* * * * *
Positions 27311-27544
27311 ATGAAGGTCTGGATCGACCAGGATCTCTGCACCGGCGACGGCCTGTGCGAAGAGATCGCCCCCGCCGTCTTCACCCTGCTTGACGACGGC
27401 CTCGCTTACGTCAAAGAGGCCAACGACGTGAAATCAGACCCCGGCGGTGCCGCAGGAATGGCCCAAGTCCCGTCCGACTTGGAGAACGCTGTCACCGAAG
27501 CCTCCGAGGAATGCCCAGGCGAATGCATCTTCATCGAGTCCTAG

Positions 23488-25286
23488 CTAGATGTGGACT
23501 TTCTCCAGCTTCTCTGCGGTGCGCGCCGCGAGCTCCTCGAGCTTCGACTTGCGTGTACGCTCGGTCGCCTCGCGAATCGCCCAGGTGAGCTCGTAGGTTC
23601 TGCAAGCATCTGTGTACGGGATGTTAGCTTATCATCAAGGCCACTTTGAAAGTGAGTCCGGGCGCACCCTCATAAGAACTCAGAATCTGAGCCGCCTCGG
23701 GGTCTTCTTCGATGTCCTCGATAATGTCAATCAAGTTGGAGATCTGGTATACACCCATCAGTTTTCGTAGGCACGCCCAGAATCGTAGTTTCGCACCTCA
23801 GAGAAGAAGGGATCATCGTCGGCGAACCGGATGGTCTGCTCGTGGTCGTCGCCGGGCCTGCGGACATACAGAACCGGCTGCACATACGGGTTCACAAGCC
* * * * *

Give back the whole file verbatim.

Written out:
Positions 27311-27544
27311 ATGAAGGTCTGGATCGACCAGGATCTCTGCACCGGCGACGGCCTGTGCGAAGAGATCGCCCCCGCCGTCTTCACCCTGCTTGACGACGGC
27401 CTCGCTTACGTCAAAGAGGCCAACGACGTGAAATCAGACCCCGGCGGTGCCGCAGGAATGGCCCAAGTCCCGTCCGACTTGGAGAACGCTGTCACCGAAG
27501 CCTCCGAGGAATGCCCAGGCGAATGCATCTTCATCGAGTCCTAG

Positions 23488-25286
23488 CTAGATGTGGACT
23501 TTCTCCAGCTTCTCTGCGGTGCGCGCCGCGAGCTCCTCGAGCTTCGACTTGCGTGTACGCTCGGTCGCCTCGCGAATCGCCCAGGTGAGCTCGTAGGTTC
23601 TGCAAGCATCTGTGTACGGGATGTTAGCTTATCATCAAGGCCACTTTGAAAGTGAGTCCGGGCGCACCCTCATAAGAACTCAGAATCTGAGCCGCCTCGG
23701 GGTCTTCTTCGATGTCCTCGATAATGTCAATCAAGTTGGAGATCTGGTATACACCCATCAGTTTTCGTAGGCACGCCCAGAATCGTAGTTTCGCACCTCA
23801 GAGAAGAAGGGATCATCGTCGGCGAACCGGATGGTCTGCTCGTGGTCGTCGCCGGGCCTGCGGACATACAGAACCGGCTGCACATACGGGTTCACAAGCC